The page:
Christmas in Morocco
Christmas in Morocco
When it comes to Christmas in Morocco vacation ideas, Morocco isn’t the first country that comes to mind. When we moved here, I was devastated to lose the holiday, which carried so many memories and sentiments for me. It was a religious holiday in our house when I was younger, but as I grew older, it became more secular. I still grin when I remember candlelight Christmas Eve church services, the aroma of pine, and, of course, excellent food, even though I’ve been a Muslim for nearly ten years
In Marrakech, we discovered Christmas!
Last December, I was walking through one of Marrakech‘s malls when I came across that Christmas in Morocco tree and nearly passed out. I’m sure people thought I was crazy, but it was comforting to have something familiar to look forward to while I was away from my family. If you visit at this time, you’ll see a mix of holiday activity and no trace of it at all. It all depends on the kind of adventure you’re looking for.
Considering spending Christmas in Morocco?
Isn’t it true that Morocco celebrates Christmas?
No and yes, respectively. Outside of the major cities, there is no mention of Christmas. Children go to school as usual, and the majority of people are unaware that it is Christmas. Morocco is a majority Muslim country, and because Christmas is not a Muslim holiday, it is not a holiday in Morocco during the Christmas season.
However, Morocco has a sizable (and rising) foreign community, and sure, Christmas in Morocco exist, thus Christmas DOES exist. If you visit a large city such as Marrakech, Casablanca, or Rabat, you will undoubtedly see traces of the holiday.
Remember that Christmas and New Year’s are peak tourist seasons in many cities, including Marrakech. This means hotels and riads are booked months in advance, prices are higher, and there are far more people than at other times of the year.
If you wish to go on a Morocco Christmas tour, you should book and register as soon as possible. Private trips are available, but you may also join a group tour with Intrepid or G Adventures, who run regular tours throughout Morocco.
When you spend Christmas in Morocco, you might have one of two experiences.
Yes! Give me some Christmas cheer!
In Morocco, how does Christmas go?
First and foremost, most Christmas decorations and celebrations will have a European flavor, which is understandable given that the vast majority of expats who celebrate are from Europe.
Christmas treats, such as the buche de Nôel (a French Christmas cake), are commonly seen at typical Moroccan bakeries, festooned with Christmas wrapping, Santas, and other Christmas-like decorations.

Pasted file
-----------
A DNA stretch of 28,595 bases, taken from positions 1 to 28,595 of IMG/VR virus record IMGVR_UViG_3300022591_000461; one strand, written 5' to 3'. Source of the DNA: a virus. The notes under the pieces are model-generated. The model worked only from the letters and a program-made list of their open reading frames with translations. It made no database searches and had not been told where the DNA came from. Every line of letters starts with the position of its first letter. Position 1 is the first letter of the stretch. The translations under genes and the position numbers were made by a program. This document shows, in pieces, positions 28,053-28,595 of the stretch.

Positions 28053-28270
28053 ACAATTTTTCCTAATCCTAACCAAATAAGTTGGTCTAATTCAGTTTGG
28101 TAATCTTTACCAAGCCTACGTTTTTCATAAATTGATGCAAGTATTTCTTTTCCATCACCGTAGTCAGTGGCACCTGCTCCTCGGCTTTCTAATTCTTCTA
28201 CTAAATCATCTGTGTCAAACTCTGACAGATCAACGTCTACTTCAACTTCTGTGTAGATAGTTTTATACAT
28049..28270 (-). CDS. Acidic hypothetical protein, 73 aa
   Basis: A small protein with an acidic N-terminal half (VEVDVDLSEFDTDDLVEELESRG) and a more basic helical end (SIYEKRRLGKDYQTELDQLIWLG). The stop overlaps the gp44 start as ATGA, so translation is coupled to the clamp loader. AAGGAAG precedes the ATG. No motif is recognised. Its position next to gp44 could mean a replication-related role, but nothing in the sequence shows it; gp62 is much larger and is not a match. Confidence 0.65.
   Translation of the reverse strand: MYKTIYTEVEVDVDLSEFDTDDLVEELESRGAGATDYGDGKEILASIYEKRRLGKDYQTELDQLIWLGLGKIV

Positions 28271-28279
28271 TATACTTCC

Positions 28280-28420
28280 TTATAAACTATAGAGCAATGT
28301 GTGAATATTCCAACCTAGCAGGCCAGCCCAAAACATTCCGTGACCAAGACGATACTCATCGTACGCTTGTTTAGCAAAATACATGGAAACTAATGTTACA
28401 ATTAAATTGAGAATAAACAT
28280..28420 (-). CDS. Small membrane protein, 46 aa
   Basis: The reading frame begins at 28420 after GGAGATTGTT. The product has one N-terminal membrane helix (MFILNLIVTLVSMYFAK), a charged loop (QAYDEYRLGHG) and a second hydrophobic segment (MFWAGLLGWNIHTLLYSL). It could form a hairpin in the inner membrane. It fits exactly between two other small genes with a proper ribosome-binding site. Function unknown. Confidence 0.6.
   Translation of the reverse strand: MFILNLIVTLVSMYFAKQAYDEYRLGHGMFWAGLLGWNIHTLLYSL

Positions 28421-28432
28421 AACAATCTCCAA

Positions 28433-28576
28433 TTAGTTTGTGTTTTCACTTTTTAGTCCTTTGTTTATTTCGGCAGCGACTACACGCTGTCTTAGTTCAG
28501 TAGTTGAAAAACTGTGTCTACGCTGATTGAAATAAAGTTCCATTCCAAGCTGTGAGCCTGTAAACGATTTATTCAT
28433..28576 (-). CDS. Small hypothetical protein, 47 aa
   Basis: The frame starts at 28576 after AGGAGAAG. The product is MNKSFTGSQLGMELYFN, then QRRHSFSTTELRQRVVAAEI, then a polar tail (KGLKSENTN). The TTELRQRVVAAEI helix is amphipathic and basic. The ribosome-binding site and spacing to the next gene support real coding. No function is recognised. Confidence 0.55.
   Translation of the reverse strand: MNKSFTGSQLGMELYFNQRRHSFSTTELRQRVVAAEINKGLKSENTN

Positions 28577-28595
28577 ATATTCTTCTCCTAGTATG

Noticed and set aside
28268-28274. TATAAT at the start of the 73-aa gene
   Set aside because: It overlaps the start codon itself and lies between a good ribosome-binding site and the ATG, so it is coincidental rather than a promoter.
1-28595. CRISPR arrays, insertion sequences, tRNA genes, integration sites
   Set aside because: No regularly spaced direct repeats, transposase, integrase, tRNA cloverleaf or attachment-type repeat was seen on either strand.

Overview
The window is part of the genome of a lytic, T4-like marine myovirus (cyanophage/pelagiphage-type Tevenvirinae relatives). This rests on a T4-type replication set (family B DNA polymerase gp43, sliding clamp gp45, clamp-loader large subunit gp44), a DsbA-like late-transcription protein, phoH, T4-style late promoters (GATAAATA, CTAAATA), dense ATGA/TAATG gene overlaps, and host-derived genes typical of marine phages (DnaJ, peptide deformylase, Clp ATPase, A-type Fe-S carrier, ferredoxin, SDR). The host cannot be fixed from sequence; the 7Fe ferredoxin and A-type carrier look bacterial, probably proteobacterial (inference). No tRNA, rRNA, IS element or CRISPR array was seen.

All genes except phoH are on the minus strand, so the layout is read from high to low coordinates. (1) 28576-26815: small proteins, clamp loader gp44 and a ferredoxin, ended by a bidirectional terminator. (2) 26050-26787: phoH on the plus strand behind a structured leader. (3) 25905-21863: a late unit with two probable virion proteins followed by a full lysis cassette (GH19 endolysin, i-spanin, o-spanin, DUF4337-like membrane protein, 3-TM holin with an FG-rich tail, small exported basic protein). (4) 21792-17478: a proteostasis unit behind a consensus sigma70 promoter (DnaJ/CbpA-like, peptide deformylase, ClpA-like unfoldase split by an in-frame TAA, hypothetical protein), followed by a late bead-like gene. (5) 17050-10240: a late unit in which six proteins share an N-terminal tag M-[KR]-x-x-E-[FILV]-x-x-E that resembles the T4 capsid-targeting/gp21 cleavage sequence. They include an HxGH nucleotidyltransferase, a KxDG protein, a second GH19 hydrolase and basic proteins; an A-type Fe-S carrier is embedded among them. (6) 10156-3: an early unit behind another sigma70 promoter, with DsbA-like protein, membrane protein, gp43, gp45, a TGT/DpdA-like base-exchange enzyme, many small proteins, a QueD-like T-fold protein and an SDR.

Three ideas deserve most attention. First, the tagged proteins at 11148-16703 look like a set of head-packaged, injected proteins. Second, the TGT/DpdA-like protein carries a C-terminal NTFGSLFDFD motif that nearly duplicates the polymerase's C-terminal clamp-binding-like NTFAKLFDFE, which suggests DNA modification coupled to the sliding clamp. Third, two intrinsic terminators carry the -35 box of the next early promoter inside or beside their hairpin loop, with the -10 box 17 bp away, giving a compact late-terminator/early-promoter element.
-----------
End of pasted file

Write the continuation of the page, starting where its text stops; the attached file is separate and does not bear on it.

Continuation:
In larger cities, hotels and restaurants will often provide Christmas menus and, on occasion, special holiday festivities. This is particularly common at larger, luxury, and chain hotels, but smaller riads are now getting in on the act.
In Marrakech, or any other Moroccan city, there are no huge Christmas markets. Small events held by churches or various expat groups may be found.
Don’t believe you’ll be out of luck if you’re religious in Morocco. Churches can be found all around the country. Because of the influence of the Spanish and French, the majority of churches are Catholic. The Weekday Masses website has a list of some, but there are likely to be additional smaller groups in less organized churches. If you inquire at your hotel or riad, they may be able to assist you. But, especially in tiny towns, don’t be surprised if there aren’t any congregations.
Get out of the medinas and into the modern districts and shopping malls if you want to view Christmas decorations. Christmas window decorations, holiday lights, Christmas trees, and even Santa may be found here.
No thanks, I'd like to get out of here!
If you’d prefer avoid Christmas in Morocco, you may do it here as well. Travel to smaller towns and cities where the holiday is rarely noticed by locals. Go south to Agadir, Mirleft, or all the way south to Dakhla for a warm and inviting holiday.
The weather will be warm enough for a swim in the ocean (if you’re brave or have a wetsuit), or at the very least some sunbathing. Flights to Dakhla are available on a regular basis from Casablanca, Marrakech, and Agadir, although the other two destinations are more easily reached by automobile.
Mountain settlements are another excellent option to consider. Imlil is a small but lovely town only 90 minutes from Marrakech. If there has been enough snowfall at this time of year, Oukaimden in the south and Ifrane in the north offer facilities that will allow you to ski in the mountains.
Finally, a camel trip in the Sahara is a fantastic way to spend a vacation. Temperatures can drop near freezing at night, but if you’re prepared, it’s one of the greatest times of year to visit the desert – plus you’ll be less likely to encounter scorpions and other less friendly desert wildlife.
While the situation may not be as hectic in other parts of the country, planning ahead is essential.
It’s not a good idea to show up anyplace in the nation this time of year without making any bookings in the hopes of finding anything that matches your requirements.